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Sanguan Anantathanasarn

For this installment of Senior Member Insights, we talk with Sanguan Anantathanasarn. Sanguan is a founder and leader of the research and development (R&D) group at Furukawa FITEL (Thailand) Co., Ltd., the first Asian R&D lab of Furukawa Electric Group outside of Japan. Prior to returning to his home country of Thailand, he worked as a researcher focusing on photonic and electronic devices based on III-V semiconductors at the Research Institute on Communication Technology: Basic Research and Applications (COBRA), Eindhoven University of Technology, Netherlands, and at the Research Center for Integrated Quantum Electronics (RCIQE), Hokkaido University, Japan. His current research interests cover light source devices for telecom and industrial applications, including fiber Bragg gratings, as well as machine-learning disciplines in artificial intelligence.

What first interested you in pursuing science?

Natural phenomena intrigued me. As I learned engineering, I became impressed by the human ability to understand and adapt such phenomena into the technologies of daily life. Nevertheless, it was the lack of expertise in our region that pushed me into higher-degree study in science.

What aspect of your current work do you find the most interesting or exciting?

My three roles of being the “one in between” are unique and exciting. I currently stand between industry and academia, between research and applications and between laser crystal growth and fiber-coupled laser device operations.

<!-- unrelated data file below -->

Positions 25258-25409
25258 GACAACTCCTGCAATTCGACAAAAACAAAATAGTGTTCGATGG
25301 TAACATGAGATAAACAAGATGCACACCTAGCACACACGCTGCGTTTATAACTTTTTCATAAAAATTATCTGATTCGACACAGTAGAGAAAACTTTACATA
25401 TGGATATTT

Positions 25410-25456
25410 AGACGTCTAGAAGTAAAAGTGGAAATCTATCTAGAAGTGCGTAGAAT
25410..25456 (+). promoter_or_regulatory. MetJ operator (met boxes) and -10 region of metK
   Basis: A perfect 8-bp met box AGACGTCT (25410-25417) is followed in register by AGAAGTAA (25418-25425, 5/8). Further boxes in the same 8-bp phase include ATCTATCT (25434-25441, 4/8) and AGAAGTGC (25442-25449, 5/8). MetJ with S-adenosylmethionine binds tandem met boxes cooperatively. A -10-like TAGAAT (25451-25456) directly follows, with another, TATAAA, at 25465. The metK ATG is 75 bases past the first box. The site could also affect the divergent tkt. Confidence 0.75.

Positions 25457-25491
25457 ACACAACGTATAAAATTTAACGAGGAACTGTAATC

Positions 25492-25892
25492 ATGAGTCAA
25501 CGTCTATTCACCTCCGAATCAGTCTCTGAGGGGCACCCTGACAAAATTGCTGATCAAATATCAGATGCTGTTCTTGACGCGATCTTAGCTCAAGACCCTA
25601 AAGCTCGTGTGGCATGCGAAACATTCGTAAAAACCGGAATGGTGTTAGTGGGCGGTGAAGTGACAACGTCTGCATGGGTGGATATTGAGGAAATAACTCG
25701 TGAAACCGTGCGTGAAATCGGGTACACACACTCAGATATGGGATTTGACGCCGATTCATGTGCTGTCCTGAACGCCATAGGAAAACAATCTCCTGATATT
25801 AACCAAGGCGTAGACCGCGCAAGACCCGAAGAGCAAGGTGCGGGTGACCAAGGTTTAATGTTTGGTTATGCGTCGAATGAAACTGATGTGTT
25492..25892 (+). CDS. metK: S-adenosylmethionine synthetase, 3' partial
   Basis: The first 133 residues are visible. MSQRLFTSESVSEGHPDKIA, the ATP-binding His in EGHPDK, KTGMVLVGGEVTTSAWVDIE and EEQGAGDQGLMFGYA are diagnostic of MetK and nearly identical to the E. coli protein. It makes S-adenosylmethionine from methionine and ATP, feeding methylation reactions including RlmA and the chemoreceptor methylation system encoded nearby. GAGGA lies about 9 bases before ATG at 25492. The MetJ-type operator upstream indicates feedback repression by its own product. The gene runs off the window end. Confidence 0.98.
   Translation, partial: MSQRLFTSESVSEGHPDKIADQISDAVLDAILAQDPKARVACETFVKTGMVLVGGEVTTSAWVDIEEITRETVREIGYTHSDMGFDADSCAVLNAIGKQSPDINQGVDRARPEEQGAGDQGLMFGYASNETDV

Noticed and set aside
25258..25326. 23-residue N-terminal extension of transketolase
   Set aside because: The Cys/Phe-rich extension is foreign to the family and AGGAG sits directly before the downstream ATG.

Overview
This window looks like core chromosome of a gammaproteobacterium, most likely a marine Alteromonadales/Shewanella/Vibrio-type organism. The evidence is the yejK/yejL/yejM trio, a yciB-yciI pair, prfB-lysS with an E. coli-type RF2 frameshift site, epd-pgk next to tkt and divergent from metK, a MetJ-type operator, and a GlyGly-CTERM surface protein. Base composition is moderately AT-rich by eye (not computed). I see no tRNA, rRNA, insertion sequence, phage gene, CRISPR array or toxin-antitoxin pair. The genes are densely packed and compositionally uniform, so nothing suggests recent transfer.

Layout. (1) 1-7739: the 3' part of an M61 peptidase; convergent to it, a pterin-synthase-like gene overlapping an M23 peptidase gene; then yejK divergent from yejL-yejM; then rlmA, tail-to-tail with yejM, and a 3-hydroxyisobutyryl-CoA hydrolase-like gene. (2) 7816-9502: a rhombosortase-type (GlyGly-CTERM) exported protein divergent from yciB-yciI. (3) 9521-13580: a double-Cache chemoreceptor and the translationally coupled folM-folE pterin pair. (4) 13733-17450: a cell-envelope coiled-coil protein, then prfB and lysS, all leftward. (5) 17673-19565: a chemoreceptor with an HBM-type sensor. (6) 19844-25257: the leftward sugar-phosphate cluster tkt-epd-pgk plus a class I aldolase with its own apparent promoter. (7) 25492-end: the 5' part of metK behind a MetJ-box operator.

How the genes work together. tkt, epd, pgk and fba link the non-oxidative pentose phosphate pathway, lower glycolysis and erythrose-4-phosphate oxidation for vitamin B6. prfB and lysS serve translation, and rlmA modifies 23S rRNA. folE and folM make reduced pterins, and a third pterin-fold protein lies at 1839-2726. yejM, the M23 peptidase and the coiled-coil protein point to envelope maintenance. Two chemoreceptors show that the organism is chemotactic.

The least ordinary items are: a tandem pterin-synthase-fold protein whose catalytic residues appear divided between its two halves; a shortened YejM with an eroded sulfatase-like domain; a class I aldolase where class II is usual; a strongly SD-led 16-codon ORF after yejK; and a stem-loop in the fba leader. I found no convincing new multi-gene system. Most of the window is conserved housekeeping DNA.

What is one piece of advice that you wish you were given as a student/early in your career?

In parallel with theoretical study, it is equally important to keep practicing both experiments and coding, either for simulation or automation purposes.

What professional resources do you rely on to stay active and engaged with your field?

Although conference participation requires budget availability nowadays, you always need conferences to stay active in the field.

What tips for successful networking do you have for early-career professionals?

Make sure you contribute during networking. Show an interest in the opinions of others and ask questions.

What advice do you have for young scientists who are about to interview for their first job?

Understand the job description of the interview beforehand. The interview is not only about testing you, but also an opportunity for you to test the job and organization. The goal is to make sure the job suits your interests.

What are daily habits that help you to be successful?

Conversation, rather than checking email, is the first thing I do in the morning because face-to-face communication is a powerful tool. Some other tips are to: walk fast because it keeps you active, read journals and magazines regularly to keep you updated, and ask at least one question in any meeting or presentation to deepen and broaden your understanding of the topic.

How important are leadership roles in career development and how do you hone your leadership skills?

Leadership skills are very important because 70% of team success originates with the leader.

I have shaped my own leadership skills by trying to understand the differences and characteristics of people. Advice works for some people while teaching works for others. Specific interests can create differences from people around you, which is what happened in my early stages. I was lucky to have mentors who understood such differences.

At this point in your career, what are you most looking forward to next?

I am looking forward to seeing the young generations that I have mentored expanding the groups we have built. I am also looking forward to seeing them build their own labs.

If you weren’t in the sciences, what would be your dream career?

My dream career used to be an astronaut—which is also science-related, isn’t it?